David Lowery: Here’s how Pandora is destroying musicians | Salon

David Lowery has become both beloved and notorious over the last year as one of the musicians most critical of the ways musicians are paid in the digital era. The Camper van Beethoven and Cracker singer brings an artist’s rage and a quant’s detached rigor to his analysis of the music business.

He’s currently fired up about a federal lawsuit filed in New York in which several record labels have sued Pandora (and before that, Sirius FM) for neglecting to pay royalties for songs recorded before Feb. 15, 1972. Here’s how Billboard summarizes the suit: “The labels say both digital music services take advantage of a copyright loophole, since the master recording for copyright wasn’t created federally until 1972. … But the labels claim that their master recordings are protected by individual state copyright laws and therefore deserve royalty payments.”

Lowery thinks the loophole provides a way for Pandora to simply not pay older musicians for their work — while profiting from it themselves. The case could get bigger and change in strange ways, with broad implications.

READ THE FULL STORY AT SALON:
http://www.salon.com/2014/08/31/david_lowery_heres_how_pandora_is_destroying_musicians/

Jaron Lanier on Internet and middle class: “We have screwed things up” | Salon

Salon Q&A: Tech visionary Jaron Lanier on Thomas Piketty, Jeff Bezos and Amazon, how to save the creative class

His latest book, published in the U.S. last May, covers an enormous amount of ground in what’s often a personal and eccentric style. “Who Owns the Future?” describes in especially stark terms the Internet’s false promise to artists – “trinkets tossed into the crowd spread illusions and false hopes” — and the larger creative class. “The clamor for online attention only turns into money for a token minority of ordinary people, but there is another new, tiny class of people who always benefit,” he writes on the book’s opening page. “Those who keep the new ledgers, the giant computing services that model you, spy on you, and predict your actions, turn your life activities into the greatest fortunes in history.”

The book received mostly positive reviews, though some objected to his proposed solution – that citizens be reimbursed with micro-payments whenever their personal information led to the generation of revenue. Since people’s Facebook preferences help companies sell, for instance, and the work of human translators provide the basis for online translation programs, these people should be compensated: “A new kind of middle class, and a more genuine, growing information economy, could come about if we could break out of the ‘free information’ idea and into a universal micro-payment system.”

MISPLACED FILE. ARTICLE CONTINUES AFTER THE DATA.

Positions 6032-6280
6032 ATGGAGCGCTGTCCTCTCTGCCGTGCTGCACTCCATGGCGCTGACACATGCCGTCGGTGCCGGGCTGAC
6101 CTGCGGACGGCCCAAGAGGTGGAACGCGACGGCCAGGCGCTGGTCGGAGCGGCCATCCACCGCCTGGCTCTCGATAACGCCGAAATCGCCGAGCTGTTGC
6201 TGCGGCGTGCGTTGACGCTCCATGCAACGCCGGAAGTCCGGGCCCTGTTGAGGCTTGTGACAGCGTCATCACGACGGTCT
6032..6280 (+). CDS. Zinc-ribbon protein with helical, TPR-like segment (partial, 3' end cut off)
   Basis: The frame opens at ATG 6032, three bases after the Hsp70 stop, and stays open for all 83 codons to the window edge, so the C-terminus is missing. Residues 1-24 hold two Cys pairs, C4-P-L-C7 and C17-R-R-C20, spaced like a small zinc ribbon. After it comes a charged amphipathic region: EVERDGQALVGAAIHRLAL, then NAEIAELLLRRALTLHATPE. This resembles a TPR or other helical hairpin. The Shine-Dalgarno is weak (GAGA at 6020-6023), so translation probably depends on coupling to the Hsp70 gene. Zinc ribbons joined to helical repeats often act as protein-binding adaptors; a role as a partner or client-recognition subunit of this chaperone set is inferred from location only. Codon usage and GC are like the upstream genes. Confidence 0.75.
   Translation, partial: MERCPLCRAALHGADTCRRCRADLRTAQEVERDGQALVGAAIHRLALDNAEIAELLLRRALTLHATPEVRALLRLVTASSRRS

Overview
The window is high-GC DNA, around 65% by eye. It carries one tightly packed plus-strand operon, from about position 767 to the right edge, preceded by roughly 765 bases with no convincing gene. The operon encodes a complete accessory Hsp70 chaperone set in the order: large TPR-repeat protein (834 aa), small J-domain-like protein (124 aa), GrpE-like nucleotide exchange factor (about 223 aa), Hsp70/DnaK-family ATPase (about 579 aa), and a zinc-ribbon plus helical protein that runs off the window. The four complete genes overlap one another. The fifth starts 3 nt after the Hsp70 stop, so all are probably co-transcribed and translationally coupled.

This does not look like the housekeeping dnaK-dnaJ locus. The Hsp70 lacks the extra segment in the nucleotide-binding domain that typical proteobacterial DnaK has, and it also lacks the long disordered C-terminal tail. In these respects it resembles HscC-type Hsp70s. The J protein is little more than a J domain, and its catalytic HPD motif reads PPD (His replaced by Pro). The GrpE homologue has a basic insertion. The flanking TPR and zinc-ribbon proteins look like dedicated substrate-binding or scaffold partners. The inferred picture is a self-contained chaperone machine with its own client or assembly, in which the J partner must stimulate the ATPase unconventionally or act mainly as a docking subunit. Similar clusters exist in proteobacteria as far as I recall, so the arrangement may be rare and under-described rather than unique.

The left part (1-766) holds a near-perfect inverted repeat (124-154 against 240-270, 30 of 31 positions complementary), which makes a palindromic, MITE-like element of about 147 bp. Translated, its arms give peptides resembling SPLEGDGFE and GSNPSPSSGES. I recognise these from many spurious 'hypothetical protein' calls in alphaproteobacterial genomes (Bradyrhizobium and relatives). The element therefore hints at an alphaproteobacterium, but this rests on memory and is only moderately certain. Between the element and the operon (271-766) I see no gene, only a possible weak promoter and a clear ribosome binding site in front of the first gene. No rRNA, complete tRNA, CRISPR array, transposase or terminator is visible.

We spoke to the Berkeley-based Lanier about “Who Owns the Future?,” the explosion of surveillance, Amazon’s policies, Kickstarter and his role as a critic both inside and outside the beast.

READ THE INTERVIEW AT SALON:
http://www.salon.com/2014/06/01/jaron_lanier_on_internet_and_middle_class_we_have_screwed_things_up/

David Byrne: “Do you really think people are going to keep putting time and effort into this, if no one is making any money?” | Salon

Start the stopwatch for the synchronized swimming rapid response team… David Byrne in Salon:

The musical genius shares his songwriting secrets, opens up his finances and ponders the future of art and the Web

Lots of us believe that musicians, along with other artists, are struck by inspiration and have this emotion which they must express and share. But you argue in your book that it is actually the opposite — that the idea of the songwriter pouring heart, soul and autobiography into his or her music is wrong-headed. “The accepted narrative,” you write, “that the rock and roll singer is driven by desire and demons, and out bursts this amazing, perfectly shaped song that had to be three minutes and 12 seconds. This is the romantic notion of how creative work comes to be, but I think the path of creation is almost 180 degrees from this model.”

READ THE FULL STORY AT SALON:
http://www.salon.com/2013/12/21/david_byrne_do_you_really_think_people_are_going_to_keep_putting_time_and_effort_into_this_if_no_one_is_making_any_money/

Pussy Riot to finally walk free this week | Salon

A report from the Guardian suggests the imprisoned activists could be home as early as Thursday

Nadezhda Tolokonnikova and Maria Alyokhina, the two incarcerated members of Pussy Riot, will be released from prison this week, potentially as early as Thursday, according to a report from the Guardian.

The Russian parliament voted Wednesday to approve an amnesty law that would grant reprieve to first-time offenders, minors and women with young children. The deal still must be signed by President Vladimir Putin, which is expected to happen this week.

READ THE FULL STORY AT SALON:
http://www.salon.com/2013/12/18/pussy_riot_to_finally_walk_free_this_week/

David Lowery: Silicon Valley must be stopped, or creativity will be destroyed | SALON

Below is just one excerpt from the interview with the always insightful David Lowery in Salon.

Silicon Valley’s making money off the work of others. David Lowery is on a crusade for copyright, fairness and art

SALON : People sometimes use the Industrial Revolution metaphor. They talk about how factories replaced the artisan and the farmer, and it took decades for things like child labor, dangerous working conditions, and pollution and all the stuff that industry brought to Britain and the U.S. to be eradicated, or made humane and sustainable.